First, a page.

Microsoft has dished out more than $16 million in political handouts over the last three years - and the software giant has upped such contributions since its legal wrangles with the US government.
It is now ranked number five in the world as a soft-money contributor to political parties. The recipients of this cash include federal candidates, national conventions and the national parties, according to The Microsoft Playbook study.
"Since the Department of Justice investigation began, Microsoft has jumped feet first into the Washington big-money game, purchasing influence and access, and bringing into this arena the same zeal it brought to its software business," said Common Cause president Scott Harshbarger.
"The software giant has become a soft-money giant."
Highlights from the study include:
The fact that Microsoft's political contributions topped $3.3 million between January 1997 and June 2000 - more than $2.6 million in unlimited soft money donations to the national political parties and more than $710,000 in political action contributions.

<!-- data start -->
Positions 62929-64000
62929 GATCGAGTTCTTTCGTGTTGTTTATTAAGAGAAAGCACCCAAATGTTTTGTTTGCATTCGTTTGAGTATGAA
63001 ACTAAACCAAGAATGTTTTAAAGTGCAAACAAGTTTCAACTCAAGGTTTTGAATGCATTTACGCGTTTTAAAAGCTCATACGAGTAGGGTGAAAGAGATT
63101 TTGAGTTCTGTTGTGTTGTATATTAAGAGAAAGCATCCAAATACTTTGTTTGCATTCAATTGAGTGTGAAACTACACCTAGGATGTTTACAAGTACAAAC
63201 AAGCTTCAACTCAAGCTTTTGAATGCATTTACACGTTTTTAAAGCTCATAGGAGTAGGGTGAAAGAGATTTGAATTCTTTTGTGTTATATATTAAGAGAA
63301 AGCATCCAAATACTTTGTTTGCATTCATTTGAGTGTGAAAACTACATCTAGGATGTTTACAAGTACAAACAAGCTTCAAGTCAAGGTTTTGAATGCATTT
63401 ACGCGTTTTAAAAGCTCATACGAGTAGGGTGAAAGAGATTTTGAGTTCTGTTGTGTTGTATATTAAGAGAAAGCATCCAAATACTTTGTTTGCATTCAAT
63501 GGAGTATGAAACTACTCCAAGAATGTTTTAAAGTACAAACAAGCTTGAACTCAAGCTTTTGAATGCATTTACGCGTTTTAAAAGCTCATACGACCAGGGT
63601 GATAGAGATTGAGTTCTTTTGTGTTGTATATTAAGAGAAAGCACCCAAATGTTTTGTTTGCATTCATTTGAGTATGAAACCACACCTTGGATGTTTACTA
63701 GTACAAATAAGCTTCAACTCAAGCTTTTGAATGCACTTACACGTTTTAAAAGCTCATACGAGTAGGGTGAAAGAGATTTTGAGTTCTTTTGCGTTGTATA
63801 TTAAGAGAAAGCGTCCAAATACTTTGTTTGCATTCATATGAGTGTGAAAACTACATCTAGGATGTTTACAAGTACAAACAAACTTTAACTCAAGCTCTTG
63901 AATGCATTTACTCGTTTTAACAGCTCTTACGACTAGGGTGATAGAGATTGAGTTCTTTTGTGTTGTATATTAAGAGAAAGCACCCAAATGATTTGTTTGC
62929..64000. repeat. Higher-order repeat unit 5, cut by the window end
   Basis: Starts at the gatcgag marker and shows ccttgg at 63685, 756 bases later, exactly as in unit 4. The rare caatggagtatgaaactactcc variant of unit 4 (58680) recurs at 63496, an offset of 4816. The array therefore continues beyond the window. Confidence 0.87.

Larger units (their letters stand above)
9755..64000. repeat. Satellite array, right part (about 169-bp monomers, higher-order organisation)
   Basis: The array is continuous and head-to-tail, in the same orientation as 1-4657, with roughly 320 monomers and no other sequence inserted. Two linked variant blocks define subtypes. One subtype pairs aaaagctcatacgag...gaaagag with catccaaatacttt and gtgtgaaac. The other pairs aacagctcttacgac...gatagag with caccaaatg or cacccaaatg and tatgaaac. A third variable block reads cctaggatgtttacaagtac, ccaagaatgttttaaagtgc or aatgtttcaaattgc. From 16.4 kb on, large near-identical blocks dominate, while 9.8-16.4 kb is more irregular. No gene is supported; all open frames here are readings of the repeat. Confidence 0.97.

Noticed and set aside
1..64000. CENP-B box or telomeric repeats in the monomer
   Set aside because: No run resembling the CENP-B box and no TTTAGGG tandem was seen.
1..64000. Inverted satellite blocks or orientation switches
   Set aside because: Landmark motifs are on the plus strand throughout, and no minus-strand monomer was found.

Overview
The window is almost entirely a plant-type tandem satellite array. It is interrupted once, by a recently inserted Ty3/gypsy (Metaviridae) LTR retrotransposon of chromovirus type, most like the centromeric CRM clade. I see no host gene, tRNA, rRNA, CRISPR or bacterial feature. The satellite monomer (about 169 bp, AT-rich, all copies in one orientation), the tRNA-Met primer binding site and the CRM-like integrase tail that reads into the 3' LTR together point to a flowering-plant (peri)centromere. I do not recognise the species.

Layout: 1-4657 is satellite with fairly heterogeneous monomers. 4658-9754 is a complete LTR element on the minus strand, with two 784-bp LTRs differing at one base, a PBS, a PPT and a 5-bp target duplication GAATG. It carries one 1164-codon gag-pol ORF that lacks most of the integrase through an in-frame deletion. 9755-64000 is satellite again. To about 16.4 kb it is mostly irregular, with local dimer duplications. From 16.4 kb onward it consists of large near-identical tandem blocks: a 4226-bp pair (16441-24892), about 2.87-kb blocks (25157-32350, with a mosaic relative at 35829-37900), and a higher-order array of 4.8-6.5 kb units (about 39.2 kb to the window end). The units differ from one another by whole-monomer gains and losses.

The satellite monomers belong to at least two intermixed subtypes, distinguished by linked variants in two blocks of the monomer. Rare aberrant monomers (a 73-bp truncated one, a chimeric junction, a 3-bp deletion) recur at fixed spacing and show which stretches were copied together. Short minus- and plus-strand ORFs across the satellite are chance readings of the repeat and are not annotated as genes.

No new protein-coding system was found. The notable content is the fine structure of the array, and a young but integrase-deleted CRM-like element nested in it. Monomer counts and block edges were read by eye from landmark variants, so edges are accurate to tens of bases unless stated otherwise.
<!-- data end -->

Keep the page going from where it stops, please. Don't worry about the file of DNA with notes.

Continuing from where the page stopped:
The company provided goods and services worth around $1 million each to both the 2000 Democratic and Republican national conventions.
From 1997 to 1999, Microsoft spent more than $10.5 million for lobbying in Washington. "Microsoft has aggressively sought influence with both parties in Congress, and the camps of both Governor George W. Bush and Vice President Al Gore," according to Common Cause.
Over the last two years, Microsoft has forked out more than $750,000 to several trade groups, think tanks and foundations that have spoken out in its defence.
What's more, Microsoft has, so far, dished out the most cash in this round of the Presidential election than any other computer equipment and services company.
According to The Centre For Responsive Politics, the company has donated a total of $2.8 million, followed by AOL with $1.2 million and Cisco $664,000.
The full version of the Common Cause report can be found here. ®